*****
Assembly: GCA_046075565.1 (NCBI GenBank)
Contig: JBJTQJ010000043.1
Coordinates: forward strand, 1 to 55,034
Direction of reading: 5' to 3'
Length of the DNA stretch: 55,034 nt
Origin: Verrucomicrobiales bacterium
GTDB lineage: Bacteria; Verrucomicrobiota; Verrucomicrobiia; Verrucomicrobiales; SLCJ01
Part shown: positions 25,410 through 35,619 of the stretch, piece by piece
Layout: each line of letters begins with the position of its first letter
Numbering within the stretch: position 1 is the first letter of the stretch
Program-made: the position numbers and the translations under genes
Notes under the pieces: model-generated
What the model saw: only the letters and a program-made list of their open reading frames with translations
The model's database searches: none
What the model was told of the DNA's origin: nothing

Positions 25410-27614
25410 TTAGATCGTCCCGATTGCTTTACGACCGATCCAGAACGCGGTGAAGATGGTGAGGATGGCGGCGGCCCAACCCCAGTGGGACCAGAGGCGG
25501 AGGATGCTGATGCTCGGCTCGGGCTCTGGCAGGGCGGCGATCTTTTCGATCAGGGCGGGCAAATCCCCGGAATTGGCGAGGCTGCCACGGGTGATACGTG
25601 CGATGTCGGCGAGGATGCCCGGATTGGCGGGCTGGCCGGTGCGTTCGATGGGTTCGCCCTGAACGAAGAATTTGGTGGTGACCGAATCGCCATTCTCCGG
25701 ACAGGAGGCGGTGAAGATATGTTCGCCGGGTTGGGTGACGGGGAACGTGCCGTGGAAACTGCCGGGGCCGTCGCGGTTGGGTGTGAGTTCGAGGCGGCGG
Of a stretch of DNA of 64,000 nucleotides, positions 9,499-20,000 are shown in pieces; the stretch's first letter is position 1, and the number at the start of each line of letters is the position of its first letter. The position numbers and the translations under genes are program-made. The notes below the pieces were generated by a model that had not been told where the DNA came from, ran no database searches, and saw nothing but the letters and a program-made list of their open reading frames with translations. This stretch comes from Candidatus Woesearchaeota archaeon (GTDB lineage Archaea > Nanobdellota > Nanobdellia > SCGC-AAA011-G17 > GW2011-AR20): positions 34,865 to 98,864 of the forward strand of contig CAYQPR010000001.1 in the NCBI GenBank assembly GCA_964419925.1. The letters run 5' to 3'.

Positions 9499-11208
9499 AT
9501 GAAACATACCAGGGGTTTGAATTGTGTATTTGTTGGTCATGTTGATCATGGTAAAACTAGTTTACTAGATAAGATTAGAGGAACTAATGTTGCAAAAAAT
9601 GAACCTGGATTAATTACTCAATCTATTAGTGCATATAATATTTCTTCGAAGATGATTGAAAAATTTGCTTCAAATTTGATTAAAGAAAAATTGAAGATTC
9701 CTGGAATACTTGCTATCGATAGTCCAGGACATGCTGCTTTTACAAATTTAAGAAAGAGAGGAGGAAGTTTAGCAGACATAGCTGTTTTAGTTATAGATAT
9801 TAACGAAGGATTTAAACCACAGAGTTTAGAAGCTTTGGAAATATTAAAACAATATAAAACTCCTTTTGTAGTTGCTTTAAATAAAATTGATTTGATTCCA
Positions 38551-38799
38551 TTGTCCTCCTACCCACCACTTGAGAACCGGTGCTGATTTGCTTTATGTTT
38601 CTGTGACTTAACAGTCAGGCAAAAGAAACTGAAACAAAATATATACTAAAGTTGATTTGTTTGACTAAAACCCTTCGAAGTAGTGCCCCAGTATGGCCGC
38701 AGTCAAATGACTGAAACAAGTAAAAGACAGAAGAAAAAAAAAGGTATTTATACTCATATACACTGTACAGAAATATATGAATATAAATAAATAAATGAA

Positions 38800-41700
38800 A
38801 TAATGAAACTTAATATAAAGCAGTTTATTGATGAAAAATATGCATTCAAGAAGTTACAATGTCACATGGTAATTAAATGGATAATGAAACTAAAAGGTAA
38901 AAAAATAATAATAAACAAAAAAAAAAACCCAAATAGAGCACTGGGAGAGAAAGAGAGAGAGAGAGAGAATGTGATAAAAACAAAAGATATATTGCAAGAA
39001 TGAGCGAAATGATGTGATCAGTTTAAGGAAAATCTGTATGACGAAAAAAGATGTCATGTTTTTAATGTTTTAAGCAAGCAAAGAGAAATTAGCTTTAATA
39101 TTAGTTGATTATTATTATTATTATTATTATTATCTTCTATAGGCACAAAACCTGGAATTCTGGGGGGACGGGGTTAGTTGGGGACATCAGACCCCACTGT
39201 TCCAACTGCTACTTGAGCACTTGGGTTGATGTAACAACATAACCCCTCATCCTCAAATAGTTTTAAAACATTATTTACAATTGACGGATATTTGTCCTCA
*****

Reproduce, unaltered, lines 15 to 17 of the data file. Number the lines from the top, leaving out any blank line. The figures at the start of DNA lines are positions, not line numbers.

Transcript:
What the model was told of the DNA's origin: nothing

Positions 25410-27614
25410 TTAGATCGTCCCGATTGCTTTACGACCGATCCAGAACGCGGTGAAGATGGTGAGGATGGCGGCGGCCCAACCCCAGTGGGACCAGAGGCGG